3.1 Light: an Elusive Topic
In order to begin to understand the field of optical engineering and the function of the optical engineer, it is essential that we first develop some sense of what light is and how it behaves. It has been the experience of many (including myself) that this understanding need be neither comprehensive nor precisely correct to be valuable to the optical engineer in the execution of his day-to-day responsibilities. After all, as we have seen in the previous chapter, many of the great minds throughout history have made significant contributions to the science of optics while maintaining incomplete, or in some cases completely erroneous, theories regarding the nature and behavior of light.
3.2 Understanding Light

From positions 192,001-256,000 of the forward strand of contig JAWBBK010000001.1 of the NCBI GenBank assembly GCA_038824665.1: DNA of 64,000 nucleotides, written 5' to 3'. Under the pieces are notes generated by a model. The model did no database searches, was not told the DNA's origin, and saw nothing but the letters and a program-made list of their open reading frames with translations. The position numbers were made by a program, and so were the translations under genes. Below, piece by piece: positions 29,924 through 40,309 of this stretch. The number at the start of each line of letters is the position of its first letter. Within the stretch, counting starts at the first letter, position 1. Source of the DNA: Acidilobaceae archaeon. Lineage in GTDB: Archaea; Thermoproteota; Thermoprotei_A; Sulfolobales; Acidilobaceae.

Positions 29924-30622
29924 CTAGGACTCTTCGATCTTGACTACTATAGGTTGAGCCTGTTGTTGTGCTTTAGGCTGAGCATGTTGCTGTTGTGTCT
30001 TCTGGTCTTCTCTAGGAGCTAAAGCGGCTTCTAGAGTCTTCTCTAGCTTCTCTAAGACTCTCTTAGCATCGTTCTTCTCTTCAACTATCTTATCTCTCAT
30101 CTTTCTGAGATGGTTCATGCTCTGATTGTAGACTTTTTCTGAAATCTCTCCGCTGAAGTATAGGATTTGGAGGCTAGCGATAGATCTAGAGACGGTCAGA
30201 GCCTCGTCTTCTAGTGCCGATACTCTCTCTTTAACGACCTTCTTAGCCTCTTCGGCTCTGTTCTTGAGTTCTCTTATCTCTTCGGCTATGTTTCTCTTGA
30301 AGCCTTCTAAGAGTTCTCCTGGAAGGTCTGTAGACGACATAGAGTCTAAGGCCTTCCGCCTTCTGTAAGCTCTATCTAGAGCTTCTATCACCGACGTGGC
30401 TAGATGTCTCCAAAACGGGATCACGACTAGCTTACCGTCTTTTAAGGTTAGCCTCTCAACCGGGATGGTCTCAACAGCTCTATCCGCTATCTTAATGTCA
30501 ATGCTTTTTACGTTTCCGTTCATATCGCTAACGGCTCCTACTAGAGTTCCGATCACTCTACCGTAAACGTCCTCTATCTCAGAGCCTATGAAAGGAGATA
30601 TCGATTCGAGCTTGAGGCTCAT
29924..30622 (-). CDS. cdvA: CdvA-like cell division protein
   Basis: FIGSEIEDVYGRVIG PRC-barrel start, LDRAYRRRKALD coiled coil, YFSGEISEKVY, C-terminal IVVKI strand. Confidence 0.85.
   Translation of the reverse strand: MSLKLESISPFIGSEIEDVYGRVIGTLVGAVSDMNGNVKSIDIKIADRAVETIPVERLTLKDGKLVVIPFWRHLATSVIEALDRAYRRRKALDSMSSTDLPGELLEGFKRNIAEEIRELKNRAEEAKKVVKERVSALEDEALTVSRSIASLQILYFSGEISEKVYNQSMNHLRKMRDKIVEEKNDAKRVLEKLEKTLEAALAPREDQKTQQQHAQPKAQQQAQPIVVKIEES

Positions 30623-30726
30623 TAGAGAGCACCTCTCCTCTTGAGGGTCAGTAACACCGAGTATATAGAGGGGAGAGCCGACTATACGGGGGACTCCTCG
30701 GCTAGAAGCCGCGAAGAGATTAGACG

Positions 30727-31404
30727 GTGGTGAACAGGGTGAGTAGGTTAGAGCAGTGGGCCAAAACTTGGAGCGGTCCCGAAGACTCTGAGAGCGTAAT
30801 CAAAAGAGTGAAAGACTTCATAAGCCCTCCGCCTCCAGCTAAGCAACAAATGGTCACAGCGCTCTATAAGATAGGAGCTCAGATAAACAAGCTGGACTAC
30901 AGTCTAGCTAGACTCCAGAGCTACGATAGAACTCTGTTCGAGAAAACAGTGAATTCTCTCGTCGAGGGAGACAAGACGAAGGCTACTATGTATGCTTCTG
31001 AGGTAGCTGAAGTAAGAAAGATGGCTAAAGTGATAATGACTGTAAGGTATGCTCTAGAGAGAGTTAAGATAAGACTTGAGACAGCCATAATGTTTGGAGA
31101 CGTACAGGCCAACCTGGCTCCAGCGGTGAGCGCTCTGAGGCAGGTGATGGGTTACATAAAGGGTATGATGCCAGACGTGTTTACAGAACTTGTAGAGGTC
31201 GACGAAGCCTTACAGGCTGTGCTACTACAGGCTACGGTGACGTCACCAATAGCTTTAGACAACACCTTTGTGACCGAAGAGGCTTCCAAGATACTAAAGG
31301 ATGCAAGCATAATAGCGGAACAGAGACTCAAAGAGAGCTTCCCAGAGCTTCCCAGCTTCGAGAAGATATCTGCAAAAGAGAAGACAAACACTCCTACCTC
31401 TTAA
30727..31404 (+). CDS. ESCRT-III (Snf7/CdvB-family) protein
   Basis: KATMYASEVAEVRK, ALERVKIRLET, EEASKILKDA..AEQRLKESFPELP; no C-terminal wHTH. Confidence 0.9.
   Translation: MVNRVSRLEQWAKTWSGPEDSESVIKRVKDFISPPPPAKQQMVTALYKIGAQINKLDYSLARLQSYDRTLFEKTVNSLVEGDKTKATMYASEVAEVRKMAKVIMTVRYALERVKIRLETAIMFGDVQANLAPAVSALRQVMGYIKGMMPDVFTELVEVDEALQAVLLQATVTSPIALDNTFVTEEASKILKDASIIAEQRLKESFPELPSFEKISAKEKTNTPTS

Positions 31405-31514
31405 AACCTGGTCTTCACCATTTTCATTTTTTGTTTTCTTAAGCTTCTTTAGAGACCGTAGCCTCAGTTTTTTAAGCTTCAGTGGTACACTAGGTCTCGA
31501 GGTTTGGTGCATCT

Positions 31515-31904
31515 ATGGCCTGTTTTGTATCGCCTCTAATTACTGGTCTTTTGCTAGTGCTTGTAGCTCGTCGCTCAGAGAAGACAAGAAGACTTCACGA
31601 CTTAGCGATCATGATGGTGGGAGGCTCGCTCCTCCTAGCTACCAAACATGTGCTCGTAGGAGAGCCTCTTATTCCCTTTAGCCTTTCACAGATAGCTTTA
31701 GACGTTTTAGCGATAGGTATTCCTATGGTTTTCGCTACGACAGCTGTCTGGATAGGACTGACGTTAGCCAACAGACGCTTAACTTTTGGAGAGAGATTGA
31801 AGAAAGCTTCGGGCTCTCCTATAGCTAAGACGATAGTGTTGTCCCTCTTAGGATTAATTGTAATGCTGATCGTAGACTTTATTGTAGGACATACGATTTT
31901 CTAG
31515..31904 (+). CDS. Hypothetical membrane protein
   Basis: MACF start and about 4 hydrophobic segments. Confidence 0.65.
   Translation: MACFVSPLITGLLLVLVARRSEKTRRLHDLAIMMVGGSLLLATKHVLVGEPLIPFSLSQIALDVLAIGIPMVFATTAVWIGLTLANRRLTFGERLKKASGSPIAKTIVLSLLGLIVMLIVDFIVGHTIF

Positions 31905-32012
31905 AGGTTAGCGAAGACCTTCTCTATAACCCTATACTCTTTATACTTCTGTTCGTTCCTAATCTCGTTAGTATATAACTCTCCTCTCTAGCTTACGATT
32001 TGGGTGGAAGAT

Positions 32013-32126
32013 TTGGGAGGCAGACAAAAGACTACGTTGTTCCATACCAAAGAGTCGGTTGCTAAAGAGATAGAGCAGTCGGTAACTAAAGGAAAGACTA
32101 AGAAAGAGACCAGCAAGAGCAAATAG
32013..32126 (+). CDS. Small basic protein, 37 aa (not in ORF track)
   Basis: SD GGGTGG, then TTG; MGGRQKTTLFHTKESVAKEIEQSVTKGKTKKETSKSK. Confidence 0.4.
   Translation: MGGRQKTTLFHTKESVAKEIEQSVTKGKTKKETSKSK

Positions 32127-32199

First, we can safely and correctly state that light is energy. We know that light is electromagnetic energy and that, in terms of wavelength, it represents a very small part of the broad electromagnetic spectrum (see Fig. 3.1). It will be helpful if we pursue our understanding of the term wavelength a bit further at this point. In one general and very useful definition, light is that portion of the electromagnetic spectrum that the human visual system (the eye) is capable of detecting. That is to say, light is the electromagnetic energy that we can see. Under normal daytime conditions, the eye has a maximum sensitivity to light with a wavelength of 0.56 micrometers (Î¼m). Let us convert this number (0.56 Î¼m) to a more meaningful and comprehensible form. A meter represents a length of about 40 inches, or a little more than one yard. A millimeter is 1/1000th of a meter, or about the thickness of 10 pages in this book. A micrometer (often referred to as a micron) is 1/1000 of a millimeter, and the peak wavelength for visible light is about one half of that. Therefore, one wavelength of visible light has a length approximately equal to 1/200 the thickness of a single page in this book.
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